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The Lover's Dictionary

The Lover's Dictionary
By David Levithan
Farrar, Straus and Giroux
Source: Library
Challenge: TBR Pile
Audience: Older Teens

From Goodreads:
basis, n.

There has to be a moment at the beginning when you wonder whether you’re in love with the person or in love with the feeling of love itself.

If the moment doesn’t pass, that’s it—you’re done. And if the moment
does pass, it never goes that far. It stands in the distance, ready for whenever you want it back. Sometimes it’s even there when you thought you were searching for something else, like an escape route, or your lover’s face.
How does one talk about love? Do we even have the right words to describe something that can be both utterly mundane and completely transcendent, pulling us out of our everyday lives and making us feel a part of something greater than ourselves? Taking a unique approach to this problem, the nameless narrator of David Levithan’s The Lover’s Dictionary has constructed the story of his relationship as a dictionary. Through these short entries, he provides an intimate window into the great events and quotidian trifles of being within a couple, giving us an indelible and deeply moving portrait of love in our time.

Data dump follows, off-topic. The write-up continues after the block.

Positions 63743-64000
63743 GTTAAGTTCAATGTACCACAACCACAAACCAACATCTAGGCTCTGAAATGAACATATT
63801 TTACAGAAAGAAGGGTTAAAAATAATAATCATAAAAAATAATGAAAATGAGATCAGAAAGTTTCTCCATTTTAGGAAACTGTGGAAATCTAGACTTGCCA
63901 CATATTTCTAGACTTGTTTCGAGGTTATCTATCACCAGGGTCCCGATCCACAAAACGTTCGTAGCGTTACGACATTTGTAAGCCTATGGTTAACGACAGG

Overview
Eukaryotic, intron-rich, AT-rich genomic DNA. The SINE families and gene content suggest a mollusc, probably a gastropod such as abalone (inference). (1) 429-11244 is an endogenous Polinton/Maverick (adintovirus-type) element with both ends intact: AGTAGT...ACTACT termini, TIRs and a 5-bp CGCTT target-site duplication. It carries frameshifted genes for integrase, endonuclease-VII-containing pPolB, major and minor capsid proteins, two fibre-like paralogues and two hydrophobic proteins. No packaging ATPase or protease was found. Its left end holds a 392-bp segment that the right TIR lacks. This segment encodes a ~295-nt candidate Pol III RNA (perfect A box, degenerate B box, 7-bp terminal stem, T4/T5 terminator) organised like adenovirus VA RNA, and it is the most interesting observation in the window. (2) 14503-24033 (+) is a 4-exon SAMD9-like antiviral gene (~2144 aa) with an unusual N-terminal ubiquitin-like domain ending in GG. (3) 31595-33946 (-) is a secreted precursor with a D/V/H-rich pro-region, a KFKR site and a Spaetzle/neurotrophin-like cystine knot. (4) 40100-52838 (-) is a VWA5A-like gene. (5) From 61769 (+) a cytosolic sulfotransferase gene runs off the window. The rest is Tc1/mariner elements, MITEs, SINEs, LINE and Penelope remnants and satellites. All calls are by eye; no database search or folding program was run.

I don't know if all teens would like this one as much as I did. There's a lot of life experience in it that they aren't even thinking about yet. In other words, the characters are old. (It wasn't too steamy, even though "Lover" is in the title.) The reason I reviewed this one is because it won an Alex Award. These are adult books that appeal to teens. It makes sense. Dash and Lily, Nick and Norah. Right? This was my fist solo Levithan read, and it was just as good as my other two favs.

This book has been on my TBR pile since January 2010. What in the world took me so long?! I liked it from the very beginning, but I was hooked when I got to "arcane, adj." Miss Torso. The pianist. I love Hitchcock. I really do. (I am not someone who says this just to sound cool. And Psycho is not the best film. Rear Window is. But that's another story.) This book took my breath away. Amazing.

There was no downside to this book, except that maybe it was a tad too short. You know, like that favorite song of yours that needs just one more verse? And if that's my biggest complaint, there is nothing to worry about, is there? It's more of a compliment.